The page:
Matsuzaka won't come cheap
TOKYO -- Japan's premier pitcher is headed toward a 2007 premiere in the majors.
Daisuke Matsuzaka, the MVP of the inaugural World Baseball Classic, will go on the block Thursday when the Seibu Lions file to auction his negotiating rights to the highest bidder.
Teams will have four days to submit a sealed bid for Matsuzaka, who possesses a dizzying assortment of quality pitches with a pair of sliders, circle change, forkball, cutter, curve and a 95-mph fastball.
Matsuzaka's ability is a no-brainer to new Giants manager Bruce Bochy, who is in Tokyo managing a touring team of major league All-Stars.
"He's going to be very successful," said Bochy, who witnessed Matsuzaka mowing down a string of the majors' best hitters two years earlier.
"His stuff is too good not to be successful."
The pitcher was equally confident at the news conference announcing the team's decision to let him leave.
"When I first considered the possibility of being posted, I thought I would have to raise my game a lot," Matsuzaka said. "But now more than ever, I have full confidence I will succeed."
Matsuzaka's dream has been 16 years in the making.
"About the time I was 10, I remember thinking about this country called America and thinking of how there was this great gap between it and Japan," Matsuzaka said. "I could understand the baseball there was of the highest quality. I don't know if I can say that gap has grown smaller or not, but in case, I want to give it a go."
The Lions ace followed his WBC heroics with his best season: a 17-5 record and a 2.13 ERA. Although his stuff was perhaps better the year before the WBC disrupted his normal training schedule, there is little question that Matsuzaka's composure has continued to develop.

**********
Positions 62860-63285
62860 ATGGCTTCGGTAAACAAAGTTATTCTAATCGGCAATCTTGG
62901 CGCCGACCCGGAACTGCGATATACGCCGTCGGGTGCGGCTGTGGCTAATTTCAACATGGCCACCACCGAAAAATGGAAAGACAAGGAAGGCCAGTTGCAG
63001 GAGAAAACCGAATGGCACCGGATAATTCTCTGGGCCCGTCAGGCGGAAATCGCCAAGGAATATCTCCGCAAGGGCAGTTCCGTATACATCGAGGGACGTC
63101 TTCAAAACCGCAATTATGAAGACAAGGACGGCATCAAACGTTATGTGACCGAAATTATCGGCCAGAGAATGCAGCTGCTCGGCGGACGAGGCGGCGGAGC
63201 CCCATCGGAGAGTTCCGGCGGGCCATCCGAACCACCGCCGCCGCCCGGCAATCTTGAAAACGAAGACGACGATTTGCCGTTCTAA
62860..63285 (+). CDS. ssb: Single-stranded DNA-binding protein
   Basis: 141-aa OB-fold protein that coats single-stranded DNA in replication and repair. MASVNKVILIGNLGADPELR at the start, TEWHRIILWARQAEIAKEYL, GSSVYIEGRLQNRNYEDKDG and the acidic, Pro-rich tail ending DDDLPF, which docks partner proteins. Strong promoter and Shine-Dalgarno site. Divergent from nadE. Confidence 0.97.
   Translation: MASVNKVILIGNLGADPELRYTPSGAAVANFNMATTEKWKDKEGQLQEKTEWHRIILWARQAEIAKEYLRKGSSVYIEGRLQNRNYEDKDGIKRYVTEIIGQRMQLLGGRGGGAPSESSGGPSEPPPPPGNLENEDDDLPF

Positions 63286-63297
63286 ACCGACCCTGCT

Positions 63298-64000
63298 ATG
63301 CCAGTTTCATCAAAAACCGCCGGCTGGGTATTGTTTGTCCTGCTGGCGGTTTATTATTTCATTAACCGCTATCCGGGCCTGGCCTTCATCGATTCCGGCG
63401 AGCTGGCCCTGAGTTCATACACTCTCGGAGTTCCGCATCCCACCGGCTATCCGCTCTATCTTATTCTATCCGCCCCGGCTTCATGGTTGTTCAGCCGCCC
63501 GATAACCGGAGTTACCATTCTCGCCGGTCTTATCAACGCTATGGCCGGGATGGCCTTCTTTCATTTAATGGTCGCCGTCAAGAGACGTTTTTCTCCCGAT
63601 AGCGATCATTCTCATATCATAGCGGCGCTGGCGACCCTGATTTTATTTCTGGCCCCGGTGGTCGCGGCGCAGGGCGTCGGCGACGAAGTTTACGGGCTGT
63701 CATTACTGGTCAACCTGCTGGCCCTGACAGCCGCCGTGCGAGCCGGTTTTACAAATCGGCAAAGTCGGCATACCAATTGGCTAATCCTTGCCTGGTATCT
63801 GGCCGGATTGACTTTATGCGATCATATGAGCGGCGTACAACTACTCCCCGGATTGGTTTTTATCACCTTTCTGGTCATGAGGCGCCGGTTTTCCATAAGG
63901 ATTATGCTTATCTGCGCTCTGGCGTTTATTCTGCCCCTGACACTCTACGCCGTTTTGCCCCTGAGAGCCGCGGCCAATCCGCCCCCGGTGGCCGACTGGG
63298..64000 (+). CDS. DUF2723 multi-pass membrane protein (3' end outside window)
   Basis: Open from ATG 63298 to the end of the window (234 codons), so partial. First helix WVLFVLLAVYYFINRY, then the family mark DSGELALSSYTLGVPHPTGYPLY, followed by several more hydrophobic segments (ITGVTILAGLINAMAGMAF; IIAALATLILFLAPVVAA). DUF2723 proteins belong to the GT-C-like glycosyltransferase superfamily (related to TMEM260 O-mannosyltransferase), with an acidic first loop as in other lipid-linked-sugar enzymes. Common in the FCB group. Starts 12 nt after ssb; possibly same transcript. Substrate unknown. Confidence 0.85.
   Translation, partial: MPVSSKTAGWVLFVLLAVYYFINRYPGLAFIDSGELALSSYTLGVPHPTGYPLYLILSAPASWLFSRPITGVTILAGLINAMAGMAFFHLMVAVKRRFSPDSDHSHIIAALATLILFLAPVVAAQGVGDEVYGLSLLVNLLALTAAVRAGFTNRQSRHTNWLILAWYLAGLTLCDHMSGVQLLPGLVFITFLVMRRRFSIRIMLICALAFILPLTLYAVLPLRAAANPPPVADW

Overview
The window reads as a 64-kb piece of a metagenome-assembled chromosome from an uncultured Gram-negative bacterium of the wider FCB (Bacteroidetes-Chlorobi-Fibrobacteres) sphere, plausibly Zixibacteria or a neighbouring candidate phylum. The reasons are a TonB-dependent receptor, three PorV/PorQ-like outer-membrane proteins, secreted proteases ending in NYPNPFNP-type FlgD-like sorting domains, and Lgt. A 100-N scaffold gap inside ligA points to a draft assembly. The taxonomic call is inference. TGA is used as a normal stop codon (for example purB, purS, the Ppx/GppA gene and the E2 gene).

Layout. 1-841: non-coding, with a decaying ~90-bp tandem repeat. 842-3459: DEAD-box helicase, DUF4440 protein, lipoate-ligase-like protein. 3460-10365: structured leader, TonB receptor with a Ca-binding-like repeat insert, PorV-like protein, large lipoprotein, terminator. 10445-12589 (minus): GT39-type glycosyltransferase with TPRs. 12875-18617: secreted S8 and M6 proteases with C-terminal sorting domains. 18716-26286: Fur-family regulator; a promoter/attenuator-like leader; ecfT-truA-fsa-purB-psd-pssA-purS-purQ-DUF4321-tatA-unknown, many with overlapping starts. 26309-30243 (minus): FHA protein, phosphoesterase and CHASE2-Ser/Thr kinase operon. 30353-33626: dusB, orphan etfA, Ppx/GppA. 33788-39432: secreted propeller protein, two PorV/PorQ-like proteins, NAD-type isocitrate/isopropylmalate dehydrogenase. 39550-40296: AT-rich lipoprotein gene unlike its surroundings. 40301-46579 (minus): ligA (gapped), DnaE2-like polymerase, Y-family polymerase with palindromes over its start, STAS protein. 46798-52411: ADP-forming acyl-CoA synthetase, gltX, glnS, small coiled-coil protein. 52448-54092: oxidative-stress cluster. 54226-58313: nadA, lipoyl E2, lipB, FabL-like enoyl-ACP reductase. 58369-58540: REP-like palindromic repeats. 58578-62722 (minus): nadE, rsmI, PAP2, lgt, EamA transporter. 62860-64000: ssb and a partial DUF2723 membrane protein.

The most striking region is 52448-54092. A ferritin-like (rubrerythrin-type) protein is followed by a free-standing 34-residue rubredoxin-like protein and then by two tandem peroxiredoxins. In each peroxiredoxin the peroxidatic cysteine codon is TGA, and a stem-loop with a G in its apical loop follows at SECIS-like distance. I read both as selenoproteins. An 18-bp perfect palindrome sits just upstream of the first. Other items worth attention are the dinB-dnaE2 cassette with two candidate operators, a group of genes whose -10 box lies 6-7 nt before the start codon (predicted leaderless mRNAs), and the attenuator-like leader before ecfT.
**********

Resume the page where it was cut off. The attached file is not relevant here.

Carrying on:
The big question about the right-hander is not whether he has the heart or the arm to pitch in the majors but how long sports medicine can keep him in the rotation.
Matsuzaka climbed to fame in the elbow- and shoulder-wrenching crucible of Japan's biggest sporting event, the annual high school tournaments held at Koshien Stadium. As an 18-year-old, he threw an incredible numbers of pitches, sometimes without a rest day, in leading Yokohama High School to the spring invitational and national summer titles at Koshien.
As a pro, he worked out of a rotation, but his first manager was an old-school former ace and wanted Matsuzaka to go the distance whenever possible. With the youngster's control a problem early, this meant some gruelingly high pitch counts.
Matsuzaka, who has worked steadily to build up his frame, has suffered just one injury-hit season. A sore elbow sidelined him for a month early in 2002, and he hurt his thigh upon his midseason return, keeping him out of the rotation until the last game of the regular season.
Since then, his pitch counts have dropped to normal levels and Matsuzaka has become a more complete pitcher. Although control was once an issue, he walked just 34 batters this season in 186 1/3 innings and threw as many as 140 pitches only twice in 2006.
When a strikeout is called for, he will summon his best fastball, but he has become content to generate easy outs to his fielders.
"Though it has been two years since I announced my decision that I want to go, it is something I have aspired to for a long time," he said. "I have been practicing my hardest and playing my best ball all the time so that someday this day would come. And now that it has come and I am turning this new page, I have to say I am really happy."
The pitcher knows several teams will be interested in him but showed no preference. Under the posting system rules, he can negotiate only with the highest-bidding team.
"Of course, I would prefer to go to a team with a shot at a pennant," he said. "The thing that matters most is that I play for a team that places a high value on what I bring."
Because Matsuzaka undoubtedly will sign with the high bidder -- rather than return to the Lions -- the only question is what team is willing to spend the big money needed to bring Japan's biggest star to the majors.
Jim Allen covers baseball for The Daily Yomiuri in Japan.